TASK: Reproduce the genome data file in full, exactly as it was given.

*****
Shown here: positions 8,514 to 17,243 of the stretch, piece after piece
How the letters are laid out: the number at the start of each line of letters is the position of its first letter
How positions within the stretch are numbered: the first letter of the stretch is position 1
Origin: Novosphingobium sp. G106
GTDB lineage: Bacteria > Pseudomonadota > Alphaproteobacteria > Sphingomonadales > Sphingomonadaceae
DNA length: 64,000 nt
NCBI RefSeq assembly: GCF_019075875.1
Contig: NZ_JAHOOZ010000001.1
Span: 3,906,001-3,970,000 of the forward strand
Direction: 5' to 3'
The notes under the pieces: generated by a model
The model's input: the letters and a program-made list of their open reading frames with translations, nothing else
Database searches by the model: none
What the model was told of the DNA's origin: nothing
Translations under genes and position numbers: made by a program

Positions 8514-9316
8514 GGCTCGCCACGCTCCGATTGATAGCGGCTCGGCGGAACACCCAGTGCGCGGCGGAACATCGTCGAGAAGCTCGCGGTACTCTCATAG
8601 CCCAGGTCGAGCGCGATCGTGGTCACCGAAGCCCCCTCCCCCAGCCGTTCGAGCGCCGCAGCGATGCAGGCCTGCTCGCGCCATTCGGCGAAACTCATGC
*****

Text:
Shown here: positions 8,514 to 17,243 of the stretch, piece after piece
How the letters are laid out: the number at the start of each line of letters is the position of its first letter
How positions within the stretch are numbered: the first letter of the stretch is position 1
Origin: Novosphingobium sp. G106
GTDB lineage: Bacteria > Pseudomonadota > Alphaproteobacteria > Sphingomonadales > Sphingomonadaceae
DNA length: 64,000 nt
NCBI RefSeq assembly: GCF_019075875.1
Contig: NZ_JAHOOZ010000001.1
Span: 3,906,001-3,970,000 of the forward strand
Direction: 5' to 3'
The notes under the pieces: generated by a model
The model's input: the letters and a program-made list of their open reading frames with translations, nothing else
Database searches by the model: none
What the model was told of the DNA's origin: nothing
Translations under genes and position numbers: made by a program

Positions 8514-9316
8514 GGCTCGCCACGCTCCGATTGATAGCGGCTCGGCGGAACACCCAGTGCGCGGCGGAACATCGTCGAGAAGCTCGCGGTACTCTCATAG
8601 CCCAGGTCGAGCGCGATCGTGGTCACCGAAGCCCCCTCCCCCAGCCGTTCGAGCGCCGCAGCGATGCAGGCCTGCTCGCGCCATTCGGCGAAACTCATGC